Gaming-focused consumers are probable to decry SteelSeries’ choice to opt for membrane switches on the Apex three rather than mechanical ones, particularly considering the fact that there exists a market for budget-minded mechanical boards. Admittedly, this was a primary business concern of ours as we unboxed the unit, and it persisted even equally we began typing and gaming. After using mechanical boards for so long, the Steelseries Apex 3’south softer switches felt slow and mesomorphic.

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Yet, quiet operation is ane of the Apex 3’southward checkmark features, and it’s hard to achieve that with the clickiness of mechanical switches. SteelSeries’ Whisper-Quiet membrane switches most definitely live up to their name, making the Apex 3 a good choice if you play or type a lot at night while others are sleeping nearby. After a bit, our fingers acclimated to the Whisper-Tranquility switches. Once nosotros took the time to consider that SteelSeries sacrificed the high-speed performance of mechanical switches in the proper noun of relative silence, whatsoever mental block that was preventing us from truly appreciating the Whisper-Quiet design dissolved immediately. Truly, the Steelseries Apex 3 is a joy to game and work on.

Final verdict

(Image credit: Hereafter)

SteelSeries has managed to fit a full suite of features into the budget-friendly Noon 3 keyboard, and the upshot is an impressively robust peripheral. There are a few drawbacks along the way (no passthrough, cheap cable, membrane switches), but there’s enough here to easily satisfy all but the almost discerning gamers. The luxury peripheral market is awash in exorbitantly-priced devices, merely the Apex 3 proves that yous don’t need to break the bank for a keyboard that looks and performs fantastically.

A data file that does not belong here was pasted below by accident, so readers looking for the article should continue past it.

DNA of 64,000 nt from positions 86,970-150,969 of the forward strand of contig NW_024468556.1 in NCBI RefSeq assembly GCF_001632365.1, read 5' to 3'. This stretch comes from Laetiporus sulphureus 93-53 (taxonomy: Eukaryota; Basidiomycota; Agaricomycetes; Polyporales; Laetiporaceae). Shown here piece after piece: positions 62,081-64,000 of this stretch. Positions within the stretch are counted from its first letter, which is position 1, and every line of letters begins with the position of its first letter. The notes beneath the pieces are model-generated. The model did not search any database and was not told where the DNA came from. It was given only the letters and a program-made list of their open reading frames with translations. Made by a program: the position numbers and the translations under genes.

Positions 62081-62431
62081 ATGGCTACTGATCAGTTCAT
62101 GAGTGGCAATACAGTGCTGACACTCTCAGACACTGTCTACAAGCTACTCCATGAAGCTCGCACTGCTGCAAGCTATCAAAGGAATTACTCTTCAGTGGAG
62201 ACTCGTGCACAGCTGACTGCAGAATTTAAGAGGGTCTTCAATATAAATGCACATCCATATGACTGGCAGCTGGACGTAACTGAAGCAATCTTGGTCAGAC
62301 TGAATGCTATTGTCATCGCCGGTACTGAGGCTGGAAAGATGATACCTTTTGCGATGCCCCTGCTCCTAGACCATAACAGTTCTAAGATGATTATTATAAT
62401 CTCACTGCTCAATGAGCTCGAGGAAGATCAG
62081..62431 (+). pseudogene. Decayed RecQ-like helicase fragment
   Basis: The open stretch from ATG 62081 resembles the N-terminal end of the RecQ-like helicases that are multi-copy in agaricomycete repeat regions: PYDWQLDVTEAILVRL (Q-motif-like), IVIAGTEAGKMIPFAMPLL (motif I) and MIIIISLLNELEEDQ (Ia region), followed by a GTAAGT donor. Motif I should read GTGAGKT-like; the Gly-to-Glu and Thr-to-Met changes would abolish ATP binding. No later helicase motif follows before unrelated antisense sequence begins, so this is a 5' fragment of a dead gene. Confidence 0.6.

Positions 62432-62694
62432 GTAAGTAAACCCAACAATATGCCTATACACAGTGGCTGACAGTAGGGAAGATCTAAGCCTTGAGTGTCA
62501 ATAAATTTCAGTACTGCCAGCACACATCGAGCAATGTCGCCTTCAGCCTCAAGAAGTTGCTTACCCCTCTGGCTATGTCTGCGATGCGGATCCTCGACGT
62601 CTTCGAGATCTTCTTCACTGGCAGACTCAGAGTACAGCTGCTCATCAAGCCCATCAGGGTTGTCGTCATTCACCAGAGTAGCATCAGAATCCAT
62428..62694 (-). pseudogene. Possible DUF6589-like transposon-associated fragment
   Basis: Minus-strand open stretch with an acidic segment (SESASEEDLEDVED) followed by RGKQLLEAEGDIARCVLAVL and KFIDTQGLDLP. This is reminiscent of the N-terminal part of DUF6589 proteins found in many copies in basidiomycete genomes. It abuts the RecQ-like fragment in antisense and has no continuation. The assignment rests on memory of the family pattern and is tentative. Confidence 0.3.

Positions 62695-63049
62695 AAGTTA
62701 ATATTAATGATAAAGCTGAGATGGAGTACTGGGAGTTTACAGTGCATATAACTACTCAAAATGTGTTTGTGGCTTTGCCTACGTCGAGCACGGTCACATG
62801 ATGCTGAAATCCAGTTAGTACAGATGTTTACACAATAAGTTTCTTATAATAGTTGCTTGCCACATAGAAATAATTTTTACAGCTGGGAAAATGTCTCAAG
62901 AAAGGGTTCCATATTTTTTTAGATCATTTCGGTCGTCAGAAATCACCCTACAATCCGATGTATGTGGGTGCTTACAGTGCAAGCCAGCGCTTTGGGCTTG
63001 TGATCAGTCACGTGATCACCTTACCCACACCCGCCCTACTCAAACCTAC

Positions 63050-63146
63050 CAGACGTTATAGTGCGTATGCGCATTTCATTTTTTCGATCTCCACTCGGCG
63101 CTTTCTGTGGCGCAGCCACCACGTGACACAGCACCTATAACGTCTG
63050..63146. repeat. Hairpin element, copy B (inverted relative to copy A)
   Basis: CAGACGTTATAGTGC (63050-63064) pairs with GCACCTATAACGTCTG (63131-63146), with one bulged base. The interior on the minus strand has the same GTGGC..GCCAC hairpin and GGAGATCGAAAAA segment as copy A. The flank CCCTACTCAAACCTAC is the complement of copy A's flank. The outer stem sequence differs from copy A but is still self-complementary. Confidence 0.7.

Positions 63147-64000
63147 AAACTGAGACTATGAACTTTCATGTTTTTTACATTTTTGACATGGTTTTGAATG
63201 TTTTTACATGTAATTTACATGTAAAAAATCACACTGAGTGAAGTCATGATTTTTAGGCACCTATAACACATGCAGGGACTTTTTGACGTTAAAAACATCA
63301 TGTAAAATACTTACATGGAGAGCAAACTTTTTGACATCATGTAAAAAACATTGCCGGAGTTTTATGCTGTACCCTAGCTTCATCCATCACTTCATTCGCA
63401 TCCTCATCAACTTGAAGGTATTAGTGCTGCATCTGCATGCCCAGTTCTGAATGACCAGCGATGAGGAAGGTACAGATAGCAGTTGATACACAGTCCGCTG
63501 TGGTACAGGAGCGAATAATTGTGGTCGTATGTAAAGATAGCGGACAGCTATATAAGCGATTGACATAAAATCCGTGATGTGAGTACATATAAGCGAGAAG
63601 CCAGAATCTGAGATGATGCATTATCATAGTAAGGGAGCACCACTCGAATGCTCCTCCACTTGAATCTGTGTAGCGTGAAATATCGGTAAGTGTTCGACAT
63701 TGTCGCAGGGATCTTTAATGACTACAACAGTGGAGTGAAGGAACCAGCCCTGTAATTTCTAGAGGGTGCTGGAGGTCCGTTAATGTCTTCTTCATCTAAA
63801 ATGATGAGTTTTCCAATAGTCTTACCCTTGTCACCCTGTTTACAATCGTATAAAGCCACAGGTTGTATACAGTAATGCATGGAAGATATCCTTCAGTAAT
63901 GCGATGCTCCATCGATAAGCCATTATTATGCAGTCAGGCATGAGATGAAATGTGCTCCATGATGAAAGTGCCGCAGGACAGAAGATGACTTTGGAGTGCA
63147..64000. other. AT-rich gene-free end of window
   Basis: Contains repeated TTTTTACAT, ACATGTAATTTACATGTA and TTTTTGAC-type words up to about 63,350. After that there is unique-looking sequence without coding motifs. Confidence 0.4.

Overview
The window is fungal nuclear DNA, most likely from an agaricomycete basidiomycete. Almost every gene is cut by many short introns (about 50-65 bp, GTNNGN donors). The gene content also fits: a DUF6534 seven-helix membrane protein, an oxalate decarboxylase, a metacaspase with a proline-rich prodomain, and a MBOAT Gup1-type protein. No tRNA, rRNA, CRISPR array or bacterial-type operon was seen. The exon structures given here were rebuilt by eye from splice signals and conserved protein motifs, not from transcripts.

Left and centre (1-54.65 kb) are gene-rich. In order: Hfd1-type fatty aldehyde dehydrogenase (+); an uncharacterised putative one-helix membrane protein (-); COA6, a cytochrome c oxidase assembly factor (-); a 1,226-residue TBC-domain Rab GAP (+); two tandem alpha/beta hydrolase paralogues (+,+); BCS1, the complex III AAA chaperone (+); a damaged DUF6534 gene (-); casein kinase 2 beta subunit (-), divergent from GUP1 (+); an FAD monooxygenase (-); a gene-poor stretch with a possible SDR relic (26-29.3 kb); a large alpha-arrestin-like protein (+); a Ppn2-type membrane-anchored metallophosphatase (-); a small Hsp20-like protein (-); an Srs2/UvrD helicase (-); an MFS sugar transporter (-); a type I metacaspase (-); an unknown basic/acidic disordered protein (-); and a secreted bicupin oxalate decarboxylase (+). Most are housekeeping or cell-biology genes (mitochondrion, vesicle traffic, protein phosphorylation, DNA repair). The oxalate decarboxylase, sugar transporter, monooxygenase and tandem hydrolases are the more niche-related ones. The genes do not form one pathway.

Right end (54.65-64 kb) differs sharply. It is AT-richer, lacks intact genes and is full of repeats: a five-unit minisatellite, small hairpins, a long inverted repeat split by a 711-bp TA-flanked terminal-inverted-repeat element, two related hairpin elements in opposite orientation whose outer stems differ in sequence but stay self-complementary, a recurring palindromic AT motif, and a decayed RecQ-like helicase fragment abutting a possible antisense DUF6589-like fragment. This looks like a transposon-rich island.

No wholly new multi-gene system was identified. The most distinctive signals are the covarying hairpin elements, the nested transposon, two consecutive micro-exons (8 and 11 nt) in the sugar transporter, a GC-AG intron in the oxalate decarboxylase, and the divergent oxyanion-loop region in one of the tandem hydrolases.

Sam Desatoff is the Editor-in-Chief at, a games news site focused on B2B and industry-side writing. He was a freelancer for several years, and his portfolio includes work for IGN, Kotaku, Variety, PC Gamer, PCGamesN, and more. Sam too have experience covering events, such as GDC in San Francisco, and the Borderlands 3 reveal outcome in Hollywood. His particular expertise lies with business writing and guide writing.